Cliff D. Bishop and Patxi Uriz, Exponent Inc., Menlo Park, CA

SSRC 2017 Annual Meeting Presentation

Session SS2A: Technical Presentations: Stability of Thin-Walled Columns
Tuesday, March 21, 2017
3:15 p.m.

Flexural-Torsional Buckling of General Cold-Formed Steel Columns with Unequal Unbraced Lengths

The design of cold-formed steel columns must consider flexural buckling, torsional buckling, and flexural-torsional buckling. The American Iron and Steel Institute incorporated equations for the critical elastic buckling loads corresponding to these failure modes in the North American Specification for the Design of Cold-Formed Steel Members. These equations were originally developed for columns with consistent boundary conditions for all three modes. However it is common in practice to have different unbraced lengths for major axis flexure, minor axis flexure, and torsion. Furthermore, it is common for certain members to be oriented such that intermediate bracing restraint directions do not align with the principal axes. This paper investigates and develops a general formulation of the column buckling equation to incorporate unequal unbraced lengths and non-principal axes.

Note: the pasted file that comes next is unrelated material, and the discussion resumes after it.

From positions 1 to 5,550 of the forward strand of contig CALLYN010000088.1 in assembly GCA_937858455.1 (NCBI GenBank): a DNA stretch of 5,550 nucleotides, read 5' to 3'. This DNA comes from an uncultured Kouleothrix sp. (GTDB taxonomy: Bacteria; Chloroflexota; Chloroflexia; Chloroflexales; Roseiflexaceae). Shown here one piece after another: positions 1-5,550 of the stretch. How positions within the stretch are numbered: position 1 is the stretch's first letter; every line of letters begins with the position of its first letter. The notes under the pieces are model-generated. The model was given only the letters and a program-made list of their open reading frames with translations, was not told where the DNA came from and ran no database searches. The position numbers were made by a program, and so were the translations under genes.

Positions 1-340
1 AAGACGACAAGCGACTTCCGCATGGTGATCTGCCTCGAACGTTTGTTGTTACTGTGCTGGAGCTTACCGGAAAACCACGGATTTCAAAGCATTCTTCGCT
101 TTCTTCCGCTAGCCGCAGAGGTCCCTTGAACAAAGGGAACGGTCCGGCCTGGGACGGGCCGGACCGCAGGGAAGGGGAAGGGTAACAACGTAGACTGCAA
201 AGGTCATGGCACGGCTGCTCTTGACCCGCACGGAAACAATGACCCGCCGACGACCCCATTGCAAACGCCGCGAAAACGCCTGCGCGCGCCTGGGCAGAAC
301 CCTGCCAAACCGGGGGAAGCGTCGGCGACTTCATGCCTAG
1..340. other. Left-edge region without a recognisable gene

Robert S. Glauz, RSG Software, Inc., Lee’s Summit, MO

SSRC 2017 Annual Meeting Presentation

Session SS2B: Technical Presentations: Stability at Elevated Temperatures
Tuesday, March 21, 2017
3:15 p.m.

DSM Design of Cold-Formed Steel Columns Failing in Distortional Modes at Elevated Temperatures

This paper extends the scope of previous work by the authors aiming at investigating the structural behavior, strength and Direct Strength Method (DSM) design of cold-formed steel columns failing in distortional modes at elevated temperatures – the temperature-dependent steel constitutive law is based on the EC3-1.2 model. The new results concern pin-ended and fixed-ended columns displaying four cross-section shapes (lipped channels, hats, zeds and racks), with various dimensions, subjected to 7 elevated temperatures (up to 800ºC) and also ambient temperature (for comparison purposes). On the basis of the failure load data obtained in this work, it is first shown that the current DSM distortional design is unable to handle adequately distortional failures at elevated temperatures. Then, a modified DSM design approach is proposed: it consists of incorporating a temperature-dependent reduction factor ratio, based on the EC3-1.2 model, in the existing strength curve – the modified design curves are shown to provide adequate (reliable and mostly safe) failure load predictions for the set of columns under consideration.

Alexandre Landesmann and  Fernanda Cristina Moreira da Silva, Federal University of Rio de Janeiro, Brazil; Dinar Camotim, University of Lisbon, Lisbon, Portugal